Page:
THE CAROLINGIAN PERIOD 752-987. Reign of Charlemagne.
Reign of Charlemagne – The women of the tenth century wear two tunics – Judith’s belt – A veil is obligatory – Miniatures in the Mazarin Library- Charles the Bald’s Bible Shoes – Dress of Queen Lutgarde – Dress of Rotrude and Bertha – Gisla and other kings women of the Emperor – The Successors of Charlemagne – Cannes – Adelaide of Vermandois – The dress of widows.
Reign of Charlemagne
THE reign of Charlemagne, and the passing away of the first race of our kings, to be succeeded by the second, made 110 essential difference as to dress. We cannot, in fact, ascribe much importance to the German and Byzantine influences which succeeded each other at that period, but did not destroy what we may denominate the Gallo-Roman style.
Tenth century. Two tunics. Judith’s belt.
The most elegant dress of a woman in the tenth century consisted of two tunics of different colors, one with long, the other with short sleeves; on the feet were boots laced up in front. Wide bands of embroidery bordered the throat, sleeves, and lower edge of the skirt. The waist-band was placed just above the hips.
This belt was generally of great value, being studded with gold and jewels. The belt belonging to Judith, wife of Louis le Dèbonnaire, weighed three pounds. At the present day there are no waist-bands either of that weight or value.
The Carolingian women wore splendidly embroidered veils, covering the head and shoulders, and reaching almost to the ground. This lent a character of severity to the costume, which was especially aimed at by the women of that period. The veil was indispensable, being regarded as the penalty of the sin of our Mother Eve, and the hair was concealed beneath it.
Miniatures in the Mazarin Library
Among the admirable miniatures in the Mazarin Library (France’s First Public Library, The Bibliothèque Mazarine was initially the personal library of cardinal Mazarin (1602-1661, who was a great bibliophile), there is one of a queen wearing a triangular diadem, and a veil falling on either side over the shoulders. The under-tunic is black, the upper, in the style of a mantle, is violet. Both are bordered with yellow, her shoes are yellow also, and borderings and shoes alike were probably ornamented with gold. In the celebrated Bible of Charles the Bald, a most curious historical treasure, there are paintings of four women wearing the chlamys in different colors.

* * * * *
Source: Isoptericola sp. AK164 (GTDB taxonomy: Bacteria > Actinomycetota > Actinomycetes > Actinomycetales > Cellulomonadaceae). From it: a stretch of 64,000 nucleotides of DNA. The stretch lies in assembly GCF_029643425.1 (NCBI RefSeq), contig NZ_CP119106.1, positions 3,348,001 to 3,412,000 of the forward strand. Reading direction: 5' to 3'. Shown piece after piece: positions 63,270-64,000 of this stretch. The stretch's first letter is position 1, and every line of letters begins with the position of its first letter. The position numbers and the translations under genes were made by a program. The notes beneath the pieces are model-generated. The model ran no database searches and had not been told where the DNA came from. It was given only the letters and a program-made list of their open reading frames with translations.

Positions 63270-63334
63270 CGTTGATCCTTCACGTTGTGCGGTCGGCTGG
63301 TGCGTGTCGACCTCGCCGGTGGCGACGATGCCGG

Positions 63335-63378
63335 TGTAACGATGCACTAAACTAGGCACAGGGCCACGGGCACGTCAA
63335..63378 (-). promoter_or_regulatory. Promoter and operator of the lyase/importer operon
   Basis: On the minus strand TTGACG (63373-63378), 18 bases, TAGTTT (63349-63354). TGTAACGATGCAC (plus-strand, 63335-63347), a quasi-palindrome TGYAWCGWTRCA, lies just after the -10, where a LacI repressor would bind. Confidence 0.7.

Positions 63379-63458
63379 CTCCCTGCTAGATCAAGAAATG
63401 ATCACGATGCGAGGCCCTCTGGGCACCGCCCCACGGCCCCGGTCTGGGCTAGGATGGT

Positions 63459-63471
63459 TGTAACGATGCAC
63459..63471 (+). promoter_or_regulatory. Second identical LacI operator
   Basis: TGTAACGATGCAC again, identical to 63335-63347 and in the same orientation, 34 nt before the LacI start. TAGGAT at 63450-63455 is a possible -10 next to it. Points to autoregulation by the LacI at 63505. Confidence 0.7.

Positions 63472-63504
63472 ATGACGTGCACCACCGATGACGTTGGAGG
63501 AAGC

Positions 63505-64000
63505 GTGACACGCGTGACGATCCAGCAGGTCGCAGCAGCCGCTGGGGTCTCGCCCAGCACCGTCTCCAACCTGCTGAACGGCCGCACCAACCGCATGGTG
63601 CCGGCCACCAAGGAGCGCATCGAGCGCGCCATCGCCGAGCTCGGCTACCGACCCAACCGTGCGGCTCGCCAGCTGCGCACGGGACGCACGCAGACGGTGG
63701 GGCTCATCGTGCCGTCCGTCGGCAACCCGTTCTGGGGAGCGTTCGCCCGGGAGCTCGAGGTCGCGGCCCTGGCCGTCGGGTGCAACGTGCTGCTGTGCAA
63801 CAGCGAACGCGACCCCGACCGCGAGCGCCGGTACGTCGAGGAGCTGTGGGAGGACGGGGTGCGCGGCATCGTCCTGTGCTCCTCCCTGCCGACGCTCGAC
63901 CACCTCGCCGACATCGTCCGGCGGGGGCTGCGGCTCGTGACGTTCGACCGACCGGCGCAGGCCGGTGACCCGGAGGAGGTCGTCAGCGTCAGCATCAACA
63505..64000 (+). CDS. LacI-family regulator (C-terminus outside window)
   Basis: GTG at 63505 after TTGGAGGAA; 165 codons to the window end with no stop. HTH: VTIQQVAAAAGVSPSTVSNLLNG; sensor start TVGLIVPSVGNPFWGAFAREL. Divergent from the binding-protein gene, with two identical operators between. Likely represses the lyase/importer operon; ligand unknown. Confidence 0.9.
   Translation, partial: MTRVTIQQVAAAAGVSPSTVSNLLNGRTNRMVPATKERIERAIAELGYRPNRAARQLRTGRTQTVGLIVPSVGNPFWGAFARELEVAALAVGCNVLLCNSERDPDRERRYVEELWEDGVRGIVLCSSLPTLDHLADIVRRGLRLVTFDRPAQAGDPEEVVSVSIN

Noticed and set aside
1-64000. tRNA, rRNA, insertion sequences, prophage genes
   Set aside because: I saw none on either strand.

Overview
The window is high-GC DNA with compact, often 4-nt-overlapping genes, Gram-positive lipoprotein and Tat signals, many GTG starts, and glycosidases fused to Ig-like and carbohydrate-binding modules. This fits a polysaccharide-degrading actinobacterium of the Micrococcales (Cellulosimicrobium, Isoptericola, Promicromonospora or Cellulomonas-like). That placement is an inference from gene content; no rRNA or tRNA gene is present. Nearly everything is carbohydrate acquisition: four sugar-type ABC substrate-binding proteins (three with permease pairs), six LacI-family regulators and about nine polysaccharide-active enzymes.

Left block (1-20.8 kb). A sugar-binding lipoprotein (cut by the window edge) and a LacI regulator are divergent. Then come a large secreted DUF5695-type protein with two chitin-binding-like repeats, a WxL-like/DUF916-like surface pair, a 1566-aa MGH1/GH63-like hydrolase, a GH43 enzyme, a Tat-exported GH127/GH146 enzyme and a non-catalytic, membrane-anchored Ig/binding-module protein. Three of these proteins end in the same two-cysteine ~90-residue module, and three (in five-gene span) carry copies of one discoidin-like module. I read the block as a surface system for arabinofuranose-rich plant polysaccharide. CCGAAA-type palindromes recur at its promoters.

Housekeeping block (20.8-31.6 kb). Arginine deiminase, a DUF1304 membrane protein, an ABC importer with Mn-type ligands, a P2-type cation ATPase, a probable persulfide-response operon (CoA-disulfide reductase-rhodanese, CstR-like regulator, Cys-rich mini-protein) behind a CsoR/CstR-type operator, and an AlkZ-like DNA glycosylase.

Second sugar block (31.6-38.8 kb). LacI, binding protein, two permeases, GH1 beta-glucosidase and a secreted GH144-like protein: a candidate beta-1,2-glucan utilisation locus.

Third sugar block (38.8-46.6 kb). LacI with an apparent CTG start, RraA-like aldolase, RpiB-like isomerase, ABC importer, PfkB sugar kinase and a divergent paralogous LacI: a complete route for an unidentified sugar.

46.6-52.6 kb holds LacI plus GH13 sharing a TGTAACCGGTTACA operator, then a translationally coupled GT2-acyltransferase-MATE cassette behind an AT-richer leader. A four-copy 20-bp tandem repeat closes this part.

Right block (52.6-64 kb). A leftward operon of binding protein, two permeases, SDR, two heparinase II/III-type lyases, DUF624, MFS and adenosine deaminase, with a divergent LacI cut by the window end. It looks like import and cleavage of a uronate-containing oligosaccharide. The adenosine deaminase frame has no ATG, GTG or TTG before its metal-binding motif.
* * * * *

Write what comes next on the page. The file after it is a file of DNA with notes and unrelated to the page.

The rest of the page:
The chlamys is always white, with sleeves of gold brocade, with one exception, when it is rose-colored. The under-garments are bright orange, light brown, light blue, and violet, with pale blue sleeves, trimmed with strips of red embroidery on bands of a gold ground. We find that gold was used everywhere and always, and while making due allowance for the imagination of the artist, his pictures throw light on the costumes of the period. Observe that the four women all wear shoes, not boots. The historian has in general but scanty material with which to trace the dress of the princesses and ladies of the court under the Carolingian, on account of the many wars both civil and foreign that took place between the time of Charlemagne and that of Charles the Simple. Still less do we know concerning the dress of the women of the people, for on that point history is almost silent. We learn, however, that their skirts were extremely long, and that they wore veils much resembling the veil of nuns, but thicker, and hanging more closely round the figure.
Among women of noble rank the love of dress harmonized with the taste for needlework displayed by the kinswomen of Charlemagne, as recorded by the old chroniclers. They worked with their own hands on silk and wool, but this did not prevent them from loving and seeking to acquire magnificent possessions, splendid ornaments and trimmings of excessive richness. The Empress Judith, mother of Charles the Bald, was considered to have great skill in embroidery. She gave to her godchild, the Queen of Denmark, a gown made by herself and adorned with gold and gems. The ladies excelled in the manufacture of small articles, such as bags, scarfs, sleeves, and belts.
Dress of Queen Lutgarde
Narrow purple bands were plaited in Queen Luitgarde’s beautiful hair, and encircled her brow of dazzling fairness. Cords of gold held together her chlamys, a splendid mantle thrown over her right shoulder. A beryl, that clear and precious stone of bluish green, was set in her diadem. Her gown was of fine linen, dyed purple; her neck sparkled with jewels.
Rotrude, the eldest daughter of Charlemagne, wore a mantle with a clasp of gold and precious stones. Violet bands were plaited with her luxuriant fair hair. A golden coronet diapered with gems as beautiful as those in the clasp of her mantle encircled her brow, and gave her a truly queen-like look. Rotrude had been promised in marriage to the Emperor Constantine, who had heard of her beauty from beyond seas and mountains.
Bertha, another of Charlemagne’s daughters, who was married secretly to Angilbert, a disciple of Alcuin, and a member of the Palatine school, wore her hair confined in a golden fillet, and her head-dress was as impressive as that of her sister. Yellow-green chrysolites sparkled on the gold leaves with which her garments were embroidered.